"Democracy is the worst form of government, except for all the others." That was what British wartime Prime Minister Winston Churchill said, when asked about the failings of the political model, and history has thus far borne him out.
But Winston Churchill said that more than half a century ago, at a time when fascism and Soviet communism were pulling chunks of the world apart, and the United States was a shining city on the hill. Churchill was thinking about the realities of mid-20th century governance, about a post-war world, and a rising middle class — he probably wasn’t thinking about a new race of super-intelligent robots that could render humanity obsolete.
Not like Elon Musk. Say what you want about Musk, but I’d bet ten dollars that no matter what time of day, he is thinking about robots. He seemed to be thinking about them earlier this week, anyway, when he said that thanks to widespread automation, governments would be able to give all citizens a universal income. That sweet, sweet government money wouldn’t be subsistence fare, either, but a salary for simply existing, paid out by utopian societies that trundled along on the back of robots.
He's always thinking about robots
"There is a pretty good chance we end up with a universal basic income, or something like that, due to automation," Musk told CNBC, positing a future where truck drivers have their jobs rendered obsolete by self-driving vehicles. Musk tells those about to be replaced by robots not to worry, though. "People will have time to do other things, more complex things, more interesting things," Musk said. More leisure time would also be a bonus, allowing people to create art, organize their communities, or binge-watch all the Netflix shows they’ve missed out on.
Musk’s projection is the end point for a very logical, technocentric way of thinking, but is it viable in real life? Imagining, for a moment, that tech companies are capable of making and implementing the kind of breakthroughs that automate large swathes of society, it’s still very difficult to marry a universal income with western society —cultures hardcoded with political and philosophical beliefs that stand against the idea of money for nothing.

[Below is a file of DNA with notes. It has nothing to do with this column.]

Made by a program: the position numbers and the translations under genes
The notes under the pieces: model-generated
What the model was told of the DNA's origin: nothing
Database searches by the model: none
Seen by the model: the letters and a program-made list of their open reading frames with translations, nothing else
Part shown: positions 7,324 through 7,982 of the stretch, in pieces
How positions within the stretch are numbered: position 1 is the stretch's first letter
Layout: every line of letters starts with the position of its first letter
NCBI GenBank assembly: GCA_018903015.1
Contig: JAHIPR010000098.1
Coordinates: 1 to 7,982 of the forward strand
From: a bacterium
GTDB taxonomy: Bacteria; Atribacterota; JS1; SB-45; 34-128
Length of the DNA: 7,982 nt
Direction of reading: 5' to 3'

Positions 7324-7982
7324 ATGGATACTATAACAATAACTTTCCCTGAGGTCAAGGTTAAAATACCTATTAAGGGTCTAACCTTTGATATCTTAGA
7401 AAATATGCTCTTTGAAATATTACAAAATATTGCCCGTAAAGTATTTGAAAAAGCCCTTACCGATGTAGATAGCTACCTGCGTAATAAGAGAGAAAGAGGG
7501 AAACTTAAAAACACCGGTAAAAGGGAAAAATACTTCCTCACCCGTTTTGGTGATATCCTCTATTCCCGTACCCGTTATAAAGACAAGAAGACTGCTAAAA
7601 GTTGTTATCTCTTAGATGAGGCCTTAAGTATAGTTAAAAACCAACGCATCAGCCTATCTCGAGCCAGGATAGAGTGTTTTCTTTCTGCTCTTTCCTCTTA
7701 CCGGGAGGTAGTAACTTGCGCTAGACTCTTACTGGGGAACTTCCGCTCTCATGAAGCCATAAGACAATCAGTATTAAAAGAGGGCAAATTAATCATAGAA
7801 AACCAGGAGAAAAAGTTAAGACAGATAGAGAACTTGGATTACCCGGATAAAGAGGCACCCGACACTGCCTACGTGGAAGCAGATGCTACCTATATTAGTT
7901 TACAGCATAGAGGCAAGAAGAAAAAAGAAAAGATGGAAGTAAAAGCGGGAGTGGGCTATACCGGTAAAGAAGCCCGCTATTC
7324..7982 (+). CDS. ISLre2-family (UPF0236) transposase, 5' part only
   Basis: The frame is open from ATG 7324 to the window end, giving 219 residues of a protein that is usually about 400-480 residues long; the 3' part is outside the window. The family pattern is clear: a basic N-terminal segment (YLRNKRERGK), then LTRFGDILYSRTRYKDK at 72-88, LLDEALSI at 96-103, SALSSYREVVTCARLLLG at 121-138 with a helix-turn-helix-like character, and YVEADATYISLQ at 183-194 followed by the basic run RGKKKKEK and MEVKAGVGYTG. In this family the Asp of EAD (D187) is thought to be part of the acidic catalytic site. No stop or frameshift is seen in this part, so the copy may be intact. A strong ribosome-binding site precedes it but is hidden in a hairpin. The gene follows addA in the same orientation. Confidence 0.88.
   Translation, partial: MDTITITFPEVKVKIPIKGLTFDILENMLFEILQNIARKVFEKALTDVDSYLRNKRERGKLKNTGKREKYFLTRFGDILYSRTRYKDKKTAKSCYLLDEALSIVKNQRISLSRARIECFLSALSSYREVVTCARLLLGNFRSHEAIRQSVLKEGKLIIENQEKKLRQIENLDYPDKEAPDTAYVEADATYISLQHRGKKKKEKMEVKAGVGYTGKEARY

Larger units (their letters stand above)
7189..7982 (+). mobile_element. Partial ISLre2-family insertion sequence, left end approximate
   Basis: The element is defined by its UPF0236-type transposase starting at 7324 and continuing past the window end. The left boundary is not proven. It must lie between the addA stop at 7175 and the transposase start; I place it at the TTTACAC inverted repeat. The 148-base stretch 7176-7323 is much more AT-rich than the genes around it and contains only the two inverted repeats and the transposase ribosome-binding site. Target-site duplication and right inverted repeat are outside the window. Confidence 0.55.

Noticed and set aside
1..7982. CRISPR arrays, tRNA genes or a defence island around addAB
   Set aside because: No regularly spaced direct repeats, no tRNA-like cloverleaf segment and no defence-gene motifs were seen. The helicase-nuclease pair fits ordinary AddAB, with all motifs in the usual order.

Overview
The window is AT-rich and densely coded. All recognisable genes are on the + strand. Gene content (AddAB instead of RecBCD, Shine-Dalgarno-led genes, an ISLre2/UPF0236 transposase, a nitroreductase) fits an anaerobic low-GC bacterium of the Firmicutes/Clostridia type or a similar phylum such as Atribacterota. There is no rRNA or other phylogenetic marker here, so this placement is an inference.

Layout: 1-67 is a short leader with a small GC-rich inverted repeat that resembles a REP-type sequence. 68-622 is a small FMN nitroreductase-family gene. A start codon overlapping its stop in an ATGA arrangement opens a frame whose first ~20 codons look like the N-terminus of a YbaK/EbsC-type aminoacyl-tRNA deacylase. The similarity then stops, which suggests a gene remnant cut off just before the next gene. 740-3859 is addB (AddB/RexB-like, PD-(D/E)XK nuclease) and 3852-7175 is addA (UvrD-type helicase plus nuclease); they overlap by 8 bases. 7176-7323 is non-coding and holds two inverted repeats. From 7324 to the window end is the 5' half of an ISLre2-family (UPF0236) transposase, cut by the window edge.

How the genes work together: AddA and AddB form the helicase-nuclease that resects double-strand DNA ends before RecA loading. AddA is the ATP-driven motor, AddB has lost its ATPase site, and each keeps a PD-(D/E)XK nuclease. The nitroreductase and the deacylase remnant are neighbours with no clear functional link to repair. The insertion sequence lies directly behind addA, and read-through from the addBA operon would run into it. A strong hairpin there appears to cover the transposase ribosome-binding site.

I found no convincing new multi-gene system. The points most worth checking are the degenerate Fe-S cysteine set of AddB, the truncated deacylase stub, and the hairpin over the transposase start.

Speaking directly to Musk’s example, we live in a world where Donald Trump has just seized power by appealing directly to the same truck drivers who Musk says will be replaced by robots. They’re a group of people already feeling dispossessed, redundant, and left behind by overseas labor and a changing economy - ditching them in favor of a real-world Johnnycab would be political suicide.
The cheery projection that these truck drivers won’t mind being mothballed because they’ll have more time on their hands to work on their personal projects may not work, either. The United States is built on philosophies of individualism, ingenuity, and hard work: concepts difficult to espouse when the government’s paying you to sit at home and paint along with Bob Ross reruns. The protestant ideals of northern European countries like Germany, Sweden, and the United Kingdom are allied against the concept, too, their subconscious belief systems rewarding penance and hard work.
It’s an altered version of these concepts that filtered into the American dream, a hangover from the puritan ideals the pilgrims brought over. You’ll be a millionaire, the United States promises, if you work hard and stand out. How do you stand out from your peers if the government’s giving you all the same amount? The concept of a government salary shades dangerously close to communism, a dirty word for most Americans, whether they voted for Trump or Clinton.
The reason I don’t know if Musk’s universal income idea would ever fly is because it’s never happened before. The Netherlands has a plan underway, and Switzerland got close this summer, with a plan to give all citizens about $2,500 a month, but the plan was rejected, leaving us with no historical examples to consider. So, in keeping with Musk’s own penchant for speculation, let’s turn instead to sci-fi — specifically, to Iain M. Banks’ Culture books.
Let's turn to sci-fi for examples
Banks’ Culture is a far-future society on a galactic scale, a conglomeration of planets, space stations, and outposts administrated and organized by "Minds" — incredibly powerful artificial intelligences. The Minds are so advanced as to be near-omniscient, capable of waging wars, managing production, and operating a functional utopian society without any human input. Humans aren’t even needed to create new Minds — while the Culture’s earliest artificial intelligences were the result of work by meatbag scientists, the machines quickly took over design duties themselves.
But rather than kill off their creators like Roko’s Basilisk, the Culture’s Minds treat humans well, creating societies, worlds, and workspaces for them to live. In those spaces, humans — without the survivalist need for a job — are free to do what they want. Which often, in Banks’ books, means taking dangerous espionage roles, playing life-or-death games, or smoking ludicrous amounts of consequence-free drugs.
That could be the world that Musk is envisioning, but while the Culture is a utopia for sure — a multiculturalist playground run to peak efficiency — that doesn’t mean everything runs smoothly for everyone all the time. Wars are fought against ornery aliens, upper-class snobs keep others as indentured slaves, and trained assassins murder people and fashion their bones into furniture. The Culture’s citizens don’t have to work, but they do anyway. It’s human nature, the dearly departed Banks suggests, to get into fights even when we’ve already got what we need.